Step One: Acquire unloved wool sweaters. Look in the men's clothing section in a thrift store, and you will see racks and racks of men's sweaters. (Or, at least here in Canada you do.) I suspect some seasons are better than others for finding sweaters, but all you have to do is look and there they are! This is the headquarters for unloved and/or over-loved knitwear! I choose the men's section for a couple of reasons. First, the sizes are larger, - more bang for your buck! And, secondly, there is less fashion variety, making it easier to find what I want.
What I want is 100% wool. Virgin Wool, Lambswool, Wool, Alpaca, - all good. I check the labels and if there isn't a label, I move on to the next one. I want plain pull over sweaters. Nothing extra.. no zippers, buttons, pockets etc... Those things are interesting, and can be perfect for a particular project, but for today, I just want plain wool pullovers. Stripes and colours are optional. You can see below the black cabled pullover isn't wool, I bought it anyway because of the cables, and, it was $3. It is made of some kind of acrylic and won't felt.
|Thrift Store Wool Sweaters|
|Checking the tags for 100% wool|
Step Two: Felt the wool. These are very nice sweaters, probably quite costly when new, and obviously cared for. Sometimes I bring home sweaters that have probably never been worn... or , maybe only worn for Christmas Photos, or something equally brief. For a split second, I feel very naughty and extremely guilty for what I am about to do. ... but, I get over it, and shove an armload of fine lambswool knitwear into my front load washing machine, with soap and sometimes other laundry, set the machine to HOT wash, full agitation and as long a cycle as possible. Usually, I do it again when the machine stops, twice for good measure. And, yes, I am ruining those wool sweaters. Sort of. It is definitely a transformation.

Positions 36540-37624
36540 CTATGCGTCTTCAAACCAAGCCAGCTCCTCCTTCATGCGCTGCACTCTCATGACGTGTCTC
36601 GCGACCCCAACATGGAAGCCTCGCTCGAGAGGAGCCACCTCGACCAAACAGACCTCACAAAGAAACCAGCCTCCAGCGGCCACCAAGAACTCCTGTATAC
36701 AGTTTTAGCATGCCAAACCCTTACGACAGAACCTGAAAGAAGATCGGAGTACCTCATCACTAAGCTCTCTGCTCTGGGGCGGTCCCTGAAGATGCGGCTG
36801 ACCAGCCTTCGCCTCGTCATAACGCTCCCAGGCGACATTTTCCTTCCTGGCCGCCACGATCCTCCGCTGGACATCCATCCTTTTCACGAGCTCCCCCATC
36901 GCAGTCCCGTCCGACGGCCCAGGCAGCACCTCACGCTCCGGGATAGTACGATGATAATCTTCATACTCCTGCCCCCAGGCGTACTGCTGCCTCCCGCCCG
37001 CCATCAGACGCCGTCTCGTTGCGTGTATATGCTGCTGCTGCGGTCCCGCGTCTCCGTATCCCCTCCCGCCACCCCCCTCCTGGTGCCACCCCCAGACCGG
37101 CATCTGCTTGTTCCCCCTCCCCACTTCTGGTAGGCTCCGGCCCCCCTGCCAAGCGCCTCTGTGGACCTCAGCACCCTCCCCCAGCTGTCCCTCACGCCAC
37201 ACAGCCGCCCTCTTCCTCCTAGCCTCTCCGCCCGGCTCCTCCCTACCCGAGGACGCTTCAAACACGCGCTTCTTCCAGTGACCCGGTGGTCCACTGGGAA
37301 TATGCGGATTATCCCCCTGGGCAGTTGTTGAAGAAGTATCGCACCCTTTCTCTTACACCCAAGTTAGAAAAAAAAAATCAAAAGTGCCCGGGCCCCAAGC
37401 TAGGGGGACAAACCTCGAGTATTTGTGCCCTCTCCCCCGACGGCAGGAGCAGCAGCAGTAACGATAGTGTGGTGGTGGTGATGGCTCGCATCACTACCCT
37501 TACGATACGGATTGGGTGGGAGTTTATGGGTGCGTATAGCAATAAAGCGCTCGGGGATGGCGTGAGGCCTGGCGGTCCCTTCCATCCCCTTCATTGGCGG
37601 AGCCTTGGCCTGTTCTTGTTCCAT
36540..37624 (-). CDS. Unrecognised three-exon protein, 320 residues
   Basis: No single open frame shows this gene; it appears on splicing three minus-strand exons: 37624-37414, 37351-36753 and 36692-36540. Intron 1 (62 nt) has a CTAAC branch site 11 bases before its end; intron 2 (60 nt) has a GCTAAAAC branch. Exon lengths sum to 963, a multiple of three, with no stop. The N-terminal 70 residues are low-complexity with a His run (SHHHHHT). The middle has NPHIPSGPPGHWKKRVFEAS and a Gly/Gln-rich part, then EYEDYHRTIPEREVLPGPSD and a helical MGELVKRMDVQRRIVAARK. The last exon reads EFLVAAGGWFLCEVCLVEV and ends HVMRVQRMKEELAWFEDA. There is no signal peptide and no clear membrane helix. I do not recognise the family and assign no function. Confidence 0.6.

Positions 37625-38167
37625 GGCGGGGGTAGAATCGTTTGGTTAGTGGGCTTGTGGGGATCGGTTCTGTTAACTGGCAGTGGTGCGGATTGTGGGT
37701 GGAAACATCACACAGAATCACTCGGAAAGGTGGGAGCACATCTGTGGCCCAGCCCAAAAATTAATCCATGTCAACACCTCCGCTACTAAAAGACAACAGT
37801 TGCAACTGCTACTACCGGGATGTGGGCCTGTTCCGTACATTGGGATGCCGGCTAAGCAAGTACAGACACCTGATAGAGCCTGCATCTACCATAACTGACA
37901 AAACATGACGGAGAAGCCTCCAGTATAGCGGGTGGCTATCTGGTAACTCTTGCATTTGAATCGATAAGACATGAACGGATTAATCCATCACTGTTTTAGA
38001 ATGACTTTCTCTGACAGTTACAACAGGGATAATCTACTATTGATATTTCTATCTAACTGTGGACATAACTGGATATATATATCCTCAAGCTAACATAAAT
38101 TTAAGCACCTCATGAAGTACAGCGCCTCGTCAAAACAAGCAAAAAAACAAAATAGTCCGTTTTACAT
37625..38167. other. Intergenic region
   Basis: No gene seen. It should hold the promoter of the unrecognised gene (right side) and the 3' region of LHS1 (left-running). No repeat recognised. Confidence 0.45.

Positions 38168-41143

After two hot washes, I take the sweaters out and shove them into the dryer. Already they have begun to shrink.Extra Large men's pullovers look like they would only fit ten year old children now. The fabric has shrunk. It is more dense and noticeably thicker.
Into the dryer they go, set on Hi Heat. Heat and agitation, soap and water transform fine woolen thrift store sweaters into felted wool, just like magic. You could do the same thing by hand, in the sink if you like, it just takes a little longer. I choose to do felting in big batches, to fill the machine to capacity and let it go.
By the way, you will have to remove some stray wool fibre from your machines. My washer has a trap in front that collects 'stray items' (usually socks) and the dryer has the lint screen. Both will have collected lots of wool fibres in the process. Sometimes, people put the items to be felted inside pillow cases, just to catch the loose fibres.
Once the sweaters are dry, you are going to have some fun just looking at your handiwork... Never again will these be wearable by adult human beings, the neck holes are much to small for a head to pop through!
|Felted Wool Sweaters - tiny neck openings!|
The next step will be even more fun (and destructive and constructive) We will need scissors, sewing needles and thread (or a sewing machine), and will make some interesting things. I don't want to give it all away yet, but we can start out with mug rugs and coffee cozies, move up to Tarot Card cases, or cell phone or tablet cases, cat toys, wine bottle covers, sachets, hot pads, and a few other magical things that for now remain secret.
The final step will be decorative. We can use needle felting, embroidery and even paint to jazz up and personalize our projects.
~ Feather ~